The Ballad of James Larkin

Submitted by Anon on 27 April, 2006 - 1:43 Author: Donagh MacDonagh

By Donagh MacDonagh

In Dublin City in 1913 the boss was rich and the poor were slaves

The women working, the children starving, then on came Larkin like a mighty wave

The workmen cringed when the boss man thundered, seventy hours was his weekly chore

He asked for little and less was granted, lest gettin' little, then he'd ask for more

But on came Larkin in 1913, a mighty man with a mighty tongue

The voice of labor, the voice of justice, and he was gifted and he was young

God sent Larkin in 1913, a labor man with a union tongue

He raised the workers and gave them courage; he was their hero, the worker's son

It was in August the boss man told us, no union man for him could work

We stood by Larkin and told the boss man, we'd fight or die, but we would not shirk

Eight months we fought and eight months we starved; we stood by Larkin through thick and thin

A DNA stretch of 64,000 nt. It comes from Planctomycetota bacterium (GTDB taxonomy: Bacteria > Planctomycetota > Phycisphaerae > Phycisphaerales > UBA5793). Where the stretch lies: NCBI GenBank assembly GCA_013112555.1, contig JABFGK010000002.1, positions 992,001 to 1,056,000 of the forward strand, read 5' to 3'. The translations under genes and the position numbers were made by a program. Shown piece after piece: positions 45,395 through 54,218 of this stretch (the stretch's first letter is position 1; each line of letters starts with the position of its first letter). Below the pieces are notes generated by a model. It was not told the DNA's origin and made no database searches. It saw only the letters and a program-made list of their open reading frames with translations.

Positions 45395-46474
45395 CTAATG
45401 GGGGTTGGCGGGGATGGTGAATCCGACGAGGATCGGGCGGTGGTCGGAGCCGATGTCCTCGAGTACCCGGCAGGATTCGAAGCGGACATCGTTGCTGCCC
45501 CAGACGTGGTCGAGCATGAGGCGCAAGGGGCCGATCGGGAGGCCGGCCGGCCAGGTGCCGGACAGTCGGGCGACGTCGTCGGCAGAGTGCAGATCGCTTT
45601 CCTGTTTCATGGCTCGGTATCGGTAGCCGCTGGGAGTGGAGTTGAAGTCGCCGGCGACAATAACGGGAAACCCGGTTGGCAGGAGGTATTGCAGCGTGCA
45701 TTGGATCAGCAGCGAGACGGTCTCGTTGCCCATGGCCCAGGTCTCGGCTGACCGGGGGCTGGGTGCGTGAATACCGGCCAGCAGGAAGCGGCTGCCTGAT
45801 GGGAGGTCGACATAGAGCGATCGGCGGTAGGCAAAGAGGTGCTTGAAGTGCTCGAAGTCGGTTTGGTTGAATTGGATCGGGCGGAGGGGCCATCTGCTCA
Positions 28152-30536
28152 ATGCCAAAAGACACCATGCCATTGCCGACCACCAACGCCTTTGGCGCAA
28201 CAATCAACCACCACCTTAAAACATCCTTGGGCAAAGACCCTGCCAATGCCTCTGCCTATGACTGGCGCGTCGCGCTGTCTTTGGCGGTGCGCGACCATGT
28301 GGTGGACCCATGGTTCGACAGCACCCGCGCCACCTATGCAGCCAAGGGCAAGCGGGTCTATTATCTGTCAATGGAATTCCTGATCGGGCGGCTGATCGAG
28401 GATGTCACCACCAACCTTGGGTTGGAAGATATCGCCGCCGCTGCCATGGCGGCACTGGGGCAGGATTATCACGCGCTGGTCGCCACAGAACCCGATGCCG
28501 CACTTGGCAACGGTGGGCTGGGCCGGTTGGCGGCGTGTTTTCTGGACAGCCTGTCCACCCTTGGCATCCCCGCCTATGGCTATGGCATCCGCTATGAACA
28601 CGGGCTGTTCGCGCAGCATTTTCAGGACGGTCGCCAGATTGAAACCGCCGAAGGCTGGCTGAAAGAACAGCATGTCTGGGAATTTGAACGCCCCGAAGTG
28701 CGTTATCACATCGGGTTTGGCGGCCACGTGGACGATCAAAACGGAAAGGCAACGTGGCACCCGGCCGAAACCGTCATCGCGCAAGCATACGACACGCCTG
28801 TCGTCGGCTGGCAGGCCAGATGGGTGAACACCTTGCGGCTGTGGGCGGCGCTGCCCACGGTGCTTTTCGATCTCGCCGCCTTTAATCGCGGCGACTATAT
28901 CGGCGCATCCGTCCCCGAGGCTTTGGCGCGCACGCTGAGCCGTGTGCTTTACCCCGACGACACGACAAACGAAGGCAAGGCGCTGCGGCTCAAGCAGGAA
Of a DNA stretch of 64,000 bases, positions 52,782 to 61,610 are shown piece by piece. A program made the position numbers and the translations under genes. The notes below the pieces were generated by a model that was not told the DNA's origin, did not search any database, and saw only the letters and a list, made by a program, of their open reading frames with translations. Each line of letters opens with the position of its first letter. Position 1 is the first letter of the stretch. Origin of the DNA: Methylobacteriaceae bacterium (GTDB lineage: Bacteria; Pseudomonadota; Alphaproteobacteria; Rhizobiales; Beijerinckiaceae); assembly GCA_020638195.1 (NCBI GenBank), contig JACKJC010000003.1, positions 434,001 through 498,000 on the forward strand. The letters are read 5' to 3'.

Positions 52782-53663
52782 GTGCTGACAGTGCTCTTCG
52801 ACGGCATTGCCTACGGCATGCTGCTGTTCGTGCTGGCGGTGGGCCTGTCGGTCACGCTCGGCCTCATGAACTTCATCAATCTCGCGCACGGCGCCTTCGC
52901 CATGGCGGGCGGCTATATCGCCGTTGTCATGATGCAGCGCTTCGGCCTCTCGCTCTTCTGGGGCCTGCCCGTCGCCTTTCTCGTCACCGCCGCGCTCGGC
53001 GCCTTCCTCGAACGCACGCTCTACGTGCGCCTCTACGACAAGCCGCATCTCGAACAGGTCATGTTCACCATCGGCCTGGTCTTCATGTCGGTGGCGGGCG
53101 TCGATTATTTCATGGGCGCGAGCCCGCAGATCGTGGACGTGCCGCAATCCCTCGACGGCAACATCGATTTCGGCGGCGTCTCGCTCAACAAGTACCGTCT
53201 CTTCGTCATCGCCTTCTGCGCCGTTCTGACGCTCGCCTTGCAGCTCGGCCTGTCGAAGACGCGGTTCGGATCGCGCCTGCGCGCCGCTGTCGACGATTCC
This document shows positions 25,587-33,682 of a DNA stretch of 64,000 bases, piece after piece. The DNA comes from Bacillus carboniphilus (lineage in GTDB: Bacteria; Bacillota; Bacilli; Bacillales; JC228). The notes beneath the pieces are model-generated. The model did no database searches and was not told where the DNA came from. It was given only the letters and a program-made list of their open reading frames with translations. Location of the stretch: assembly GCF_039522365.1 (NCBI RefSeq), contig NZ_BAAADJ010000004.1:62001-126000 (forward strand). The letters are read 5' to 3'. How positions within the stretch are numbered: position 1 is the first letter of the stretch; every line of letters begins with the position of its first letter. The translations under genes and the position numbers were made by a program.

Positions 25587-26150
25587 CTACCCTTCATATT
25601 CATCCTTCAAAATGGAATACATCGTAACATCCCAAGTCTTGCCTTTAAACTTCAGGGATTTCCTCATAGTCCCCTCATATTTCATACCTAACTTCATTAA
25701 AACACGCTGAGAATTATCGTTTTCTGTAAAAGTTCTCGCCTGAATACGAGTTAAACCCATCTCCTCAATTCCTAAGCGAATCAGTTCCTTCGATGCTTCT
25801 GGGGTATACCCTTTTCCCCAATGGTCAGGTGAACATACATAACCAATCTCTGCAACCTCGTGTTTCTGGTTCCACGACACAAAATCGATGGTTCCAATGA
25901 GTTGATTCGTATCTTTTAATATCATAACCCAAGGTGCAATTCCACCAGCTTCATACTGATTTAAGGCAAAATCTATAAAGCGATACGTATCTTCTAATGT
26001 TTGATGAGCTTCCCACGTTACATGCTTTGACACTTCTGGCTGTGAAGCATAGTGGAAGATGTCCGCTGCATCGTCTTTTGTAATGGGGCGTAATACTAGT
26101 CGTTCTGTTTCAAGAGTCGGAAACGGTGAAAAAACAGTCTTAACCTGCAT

But foodless homes and the crying of children, they broke our hearts, we could not win

When Larkin left us we seemed defeated. The night was black for the working man,

But on came Connolly with hope and counsel. His motto was that we'd rise again

In 1916 in Dublin city, the English soldiers they burnt our town

They shelled the buildings, and shot our leaders; the harp was buried beneath the crown

They shot McDermott and Pearse and Plunkett; they shot McDonagh and Clarke the brave.

From bleak Kilmainham they took their bodies to Arbour Hill to a quicklime grave

But last of all of the seven leaders I sing the praise of James Connolly

The voice of labor, the voice of justice, he gave his life that men might be free.

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